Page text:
By Ada Li
Nowadays, anything you say or do seems to offend at least one person. It has gotten to the point where the design of a cup (or lack of) can ignite the flame of anger within people. Who can blame them? Every holiday season, Starbucks would introduce their holiday cups decked out with Christmas motifs without fail, conditioning people to look forward to next year’s design. But is it rational to lose your cool over holiday cups? And should it even be called a controversy?
The holiday season of 2015 marked the beginning of this so-called “controversy.” Starbucks made the bold move of releasing their holiday cups stripped of Christmas designs and opting for a plain red cup. People on the Internet went crazy. Social media feeds exploded with enraged customers complaining that Starbucks was trying to take away the Christmas spirit. Some even went to the extreme, exclaiming how the switch to a plain red cup made Starbucks anti-Christian. Starbucks’ reason for the plain cup was to promote inclusivity, allowing customers themselves to customize the cups.
Fast forward to November 2016 and Starbucks has released its green cup to celebrate community. The artist, Shogo Ota, designed a hand-drawn mosaic of baristas, customers and partners to represent the Starbucks community. People felt personally attacked by the design, with a majority assuming it was for the holiday season. Since the cup is green and the color green is synonymous with Christmas, this was a pretty reasonable assumption. Customers once again took to social media to express their displeasure, joking about the lack of festivity as they sipped from their green cups. Others questioned how the Christmas spirit became part of the political agenda. Only when Starbucks released their holiday red cups decked with Christmas motifs were people satisfied.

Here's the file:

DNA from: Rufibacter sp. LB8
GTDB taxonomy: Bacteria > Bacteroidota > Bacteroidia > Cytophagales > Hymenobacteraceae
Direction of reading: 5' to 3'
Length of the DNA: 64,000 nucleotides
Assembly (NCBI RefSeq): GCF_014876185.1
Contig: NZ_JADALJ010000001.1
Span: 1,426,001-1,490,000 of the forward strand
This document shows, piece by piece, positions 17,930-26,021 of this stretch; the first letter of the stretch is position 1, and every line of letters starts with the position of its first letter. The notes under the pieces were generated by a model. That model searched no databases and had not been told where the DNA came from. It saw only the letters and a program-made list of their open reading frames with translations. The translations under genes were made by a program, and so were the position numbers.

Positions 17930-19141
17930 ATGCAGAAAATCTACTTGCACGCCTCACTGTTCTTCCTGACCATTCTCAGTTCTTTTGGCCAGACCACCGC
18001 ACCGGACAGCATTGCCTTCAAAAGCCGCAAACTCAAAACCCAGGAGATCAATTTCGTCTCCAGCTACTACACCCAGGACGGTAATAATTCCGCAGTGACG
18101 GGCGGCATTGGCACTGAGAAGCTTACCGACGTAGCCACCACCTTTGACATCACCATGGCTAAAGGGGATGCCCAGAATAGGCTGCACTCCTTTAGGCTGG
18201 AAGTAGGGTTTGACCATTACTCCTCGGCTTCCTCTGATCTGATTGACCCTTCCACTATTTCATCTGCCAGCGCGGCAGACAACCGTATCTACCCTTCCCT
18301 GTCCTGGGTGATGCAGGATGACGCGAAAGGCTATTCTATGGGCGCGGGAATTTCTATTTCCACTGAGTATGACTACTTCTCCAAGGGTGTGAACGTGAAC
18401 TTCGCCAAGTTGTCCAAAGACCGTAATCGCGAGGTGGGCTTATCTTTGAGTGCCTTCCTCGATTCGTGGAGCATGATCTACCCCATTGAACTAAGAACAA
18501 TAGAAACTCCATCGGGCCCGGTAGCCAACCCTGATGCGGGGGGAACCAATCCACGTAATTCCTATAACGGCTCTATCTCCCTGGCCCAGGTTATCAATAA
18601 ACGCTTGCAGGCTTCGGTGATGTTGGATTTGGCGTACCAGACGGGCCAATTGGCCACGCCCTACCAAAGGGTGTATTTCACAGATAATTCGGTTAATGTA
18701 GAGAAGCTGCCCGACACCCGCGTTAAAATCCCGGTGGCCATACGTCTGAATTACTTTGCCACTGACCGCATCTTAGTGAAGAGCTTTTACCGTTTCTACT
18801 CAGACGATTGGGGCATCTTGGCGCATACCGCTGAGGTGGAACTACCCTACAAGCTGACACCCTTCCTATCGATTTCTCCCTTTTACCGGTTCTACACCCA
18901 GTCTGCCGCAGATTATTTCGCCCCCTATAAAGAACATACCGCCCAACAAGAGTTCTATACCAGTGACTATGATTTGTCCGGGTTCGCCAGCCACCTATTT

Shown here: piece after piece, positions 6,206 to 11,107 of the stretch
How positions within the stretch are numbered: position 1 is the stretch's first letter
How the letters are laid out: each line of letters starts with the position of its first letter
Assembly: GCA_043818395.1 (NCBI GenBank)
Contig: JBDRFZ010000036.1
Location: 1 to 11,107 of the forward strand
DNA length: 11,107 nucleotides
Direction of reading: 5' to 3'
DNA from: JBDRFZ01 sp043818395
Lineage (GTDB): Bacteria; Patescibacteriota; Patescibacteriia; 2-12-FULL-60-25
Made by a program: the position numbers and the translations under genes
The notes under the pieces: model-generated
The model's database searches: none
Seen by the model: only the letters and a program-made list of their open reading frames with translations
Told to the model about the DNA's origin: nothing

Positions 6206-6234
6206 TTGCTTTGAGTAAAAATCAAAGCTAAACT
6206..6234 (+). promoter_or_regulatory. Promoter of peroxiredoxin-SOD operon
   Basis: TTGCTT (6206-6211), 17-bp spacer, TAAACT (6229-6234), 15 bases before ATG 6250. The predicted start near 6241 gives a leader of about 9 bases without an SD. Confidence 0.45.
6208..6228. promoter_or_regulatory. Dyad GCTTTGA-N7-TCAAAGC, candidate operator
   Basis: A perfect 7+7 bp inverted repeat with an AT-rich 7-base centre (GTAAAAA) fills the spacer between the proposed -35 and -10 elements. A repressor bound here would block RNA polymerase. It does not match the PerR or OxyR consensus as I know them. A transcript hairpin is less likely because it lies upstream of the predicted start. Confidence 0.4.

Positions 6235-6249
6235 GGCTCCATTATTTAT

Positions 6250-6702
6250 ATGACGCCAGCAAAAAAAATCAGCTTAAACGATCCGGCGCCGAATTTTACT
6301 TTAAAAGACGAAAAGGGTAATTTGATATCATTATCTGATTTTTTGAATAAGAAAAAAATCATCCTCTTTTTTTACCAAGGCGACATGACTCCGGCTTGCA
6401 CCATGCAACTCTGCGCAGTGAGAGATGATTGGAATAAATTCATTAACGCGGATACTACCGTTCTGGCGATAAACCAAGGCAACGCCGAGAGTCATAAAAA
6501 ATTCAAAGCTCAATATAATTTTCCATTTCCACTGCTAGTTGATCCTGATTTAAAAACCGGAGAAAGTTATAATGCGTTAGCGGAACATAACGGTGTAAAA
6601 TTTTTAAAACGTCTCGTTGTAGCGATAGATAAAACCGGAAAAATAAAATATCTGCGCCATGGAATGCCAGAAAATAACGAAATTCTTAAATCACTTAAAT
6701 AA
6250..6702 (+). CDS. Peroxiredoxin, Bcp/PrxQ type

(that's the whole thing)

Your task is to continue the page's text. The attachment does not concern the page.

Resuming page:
Should this be considered a controversy? Ask yourself what the purpose of a Starbucks cup is. The answer is obvious: To hold piping hot coffee and to caffeinate the coffee drinker. So why are people losing their cool over something so trivial?
At the end of the day, who cares if your holiday cup is or isn’t decked out with Christmas motifs this season? The most important thing is that the cup still functions as a cup.